Anticipating Consumption: the Impact of Expectations on Decision-Making For Healthy Products

This two-part study offers an examination of the construct of consumer expectations within the context of making purchases for health-related products. In the first experiment, we find that internally-derived expectations can sometimes be detrimental to decision making because these self generated expectations can override the “objective” evidence of the product’s performance. In the second experiment, we find a persistent interaction effect such that when individuals approach a decision making task from an affective or experiential processing frame, they discount the validity of scientific reports in favor of their own pre-conceived expectations. Implications for public policy makers are discussed.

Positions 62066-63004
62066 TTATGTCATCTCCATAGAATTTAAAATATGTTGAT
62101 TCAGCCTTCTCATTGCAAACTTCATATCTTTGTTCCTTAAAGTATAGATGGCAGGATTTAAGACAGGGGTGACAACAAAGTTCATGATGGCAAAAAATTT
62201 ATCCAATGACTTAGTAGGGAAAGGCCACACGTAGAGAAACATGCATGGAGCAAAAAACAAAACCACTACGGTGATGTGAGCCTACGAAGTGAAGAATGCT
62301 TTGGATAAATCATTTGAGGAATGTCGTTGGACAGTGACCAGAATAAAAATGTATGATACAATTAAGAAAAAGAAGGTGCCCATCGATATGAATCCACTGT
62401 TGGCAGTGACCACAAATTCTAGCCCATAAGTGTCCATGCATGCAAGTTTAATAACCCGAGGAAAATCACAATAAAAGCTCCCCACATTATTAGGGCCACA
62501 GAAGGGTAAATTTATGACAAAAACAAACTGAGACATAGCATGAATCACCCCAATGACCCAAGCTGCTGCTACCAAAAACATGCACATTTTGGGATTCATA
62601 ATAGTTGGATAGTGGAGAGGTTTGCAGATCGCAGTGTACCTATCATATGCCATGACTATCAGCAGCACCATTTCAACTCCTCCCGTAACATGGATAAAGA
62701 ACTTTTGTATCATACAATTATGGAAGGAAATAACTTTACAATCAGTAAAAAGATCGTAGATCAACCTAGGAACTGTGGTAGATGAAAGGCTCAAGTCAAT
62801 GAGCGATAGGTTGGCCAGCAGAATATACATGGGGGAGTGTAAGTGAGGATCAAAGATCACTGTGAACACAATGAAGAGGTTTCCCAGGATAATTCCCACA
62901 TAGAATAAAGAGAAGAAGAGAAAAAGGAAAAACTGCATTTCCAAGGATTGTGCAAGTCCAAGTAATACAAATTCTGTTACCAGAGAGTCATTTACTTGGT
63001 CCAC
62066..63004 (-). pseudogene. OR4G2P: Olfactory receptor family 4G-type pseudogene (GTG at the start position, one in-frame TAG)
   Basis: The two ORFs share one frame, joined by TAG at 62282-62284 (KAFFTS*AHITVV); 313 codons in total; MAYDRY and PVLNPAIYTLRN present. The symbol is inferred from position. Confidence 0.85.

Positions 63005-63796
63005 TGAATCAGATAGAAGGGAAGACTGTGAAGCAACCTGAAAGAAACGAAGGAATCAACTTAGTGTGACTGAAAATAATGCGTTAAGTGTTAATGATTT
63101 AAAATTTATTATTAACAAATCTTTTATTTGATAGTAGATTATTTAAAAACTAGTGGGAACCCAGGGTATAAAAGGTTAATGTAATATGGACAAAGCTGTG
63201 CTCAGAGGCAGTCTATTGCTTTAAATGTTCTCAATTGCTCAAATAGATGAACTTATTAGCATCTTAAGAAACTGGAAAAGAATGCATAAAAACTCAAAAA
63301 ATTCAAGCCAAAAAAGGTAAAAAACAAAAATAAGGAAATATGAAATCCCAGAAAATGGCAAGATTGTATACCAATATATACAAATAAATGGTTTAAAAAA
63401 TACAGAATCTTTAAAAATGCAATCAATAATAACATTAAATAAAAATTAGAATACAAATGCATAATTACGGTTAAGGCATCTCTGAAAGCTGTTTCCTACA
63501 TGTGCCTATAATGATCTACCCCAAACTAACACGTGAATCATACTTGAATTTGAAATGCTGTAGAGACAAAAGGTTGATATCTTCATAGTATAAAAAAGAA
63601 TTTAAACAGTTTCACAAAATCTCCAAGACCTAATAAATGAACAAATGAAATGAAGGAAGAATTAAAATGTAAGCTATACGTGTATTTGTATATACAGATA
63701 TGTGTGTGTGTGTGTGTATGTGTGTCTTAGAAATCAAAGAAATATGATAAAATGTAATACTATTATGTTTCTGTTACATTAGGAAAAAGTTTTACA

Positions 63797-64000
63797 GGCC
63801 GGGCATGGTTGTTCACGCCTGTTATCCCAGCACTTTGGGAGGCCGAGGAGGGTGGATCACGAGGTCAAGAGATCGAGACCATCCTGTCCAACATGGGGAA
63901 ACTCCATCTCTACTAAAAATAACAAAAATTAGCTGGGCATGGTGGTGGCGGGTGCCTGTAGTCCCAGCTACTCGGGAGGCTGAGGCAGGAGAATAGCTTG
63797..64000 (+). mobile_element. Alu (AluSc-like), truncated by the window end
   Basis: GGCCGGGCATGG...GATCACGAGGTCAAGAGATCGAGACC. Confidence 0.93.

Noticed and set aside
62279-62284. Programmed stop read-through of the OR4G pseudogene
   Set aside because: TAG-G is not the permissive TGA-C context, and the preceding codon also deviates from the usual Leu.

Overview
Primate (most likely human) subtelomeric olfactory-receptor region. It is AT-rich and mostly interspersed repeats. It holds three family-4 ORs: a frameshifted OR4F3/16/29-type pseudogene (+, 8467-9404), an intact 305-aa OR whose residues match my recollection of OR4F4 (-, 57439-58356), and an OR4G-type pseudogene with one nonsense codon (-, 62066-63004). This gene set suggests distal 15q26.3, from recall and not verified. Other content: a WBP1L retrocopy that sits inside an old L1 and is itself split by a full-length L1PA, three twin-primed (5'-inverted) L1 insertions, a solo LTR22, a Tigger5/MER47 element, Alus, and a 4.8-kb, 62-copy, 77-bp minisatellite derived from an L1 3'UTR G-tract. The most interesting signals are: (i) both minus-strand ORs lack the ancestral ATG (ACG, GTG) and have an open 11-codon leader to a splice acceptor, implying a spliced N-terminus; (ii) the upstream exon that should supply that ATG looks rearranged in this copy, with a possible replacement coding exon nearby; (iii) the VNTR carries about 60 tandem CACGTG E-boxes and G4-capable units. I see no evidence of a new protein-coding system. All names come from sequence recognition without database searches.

Citation:

Diane M. Phillips, Jason Keith Phillips, and Nancy Childs (2008) ,"Anticipating Consumption: the Impact of Expectations on Decision-Making For Healthy Products", in NA - Advances in Consumer Research Volume 35, eds. Angela Y. Lee and Dilip Soman, Duluth, MN : Association for Consumer Research, Pages: 1001-1003.

Authors

Diane M. Phillips, Saint Joseph's University
Jason Keith Phillips, West Chester University
Nancy Childs, Saint Joseph's University



Volume

NA - Advances in Consumer Research Volume 35 | 2008



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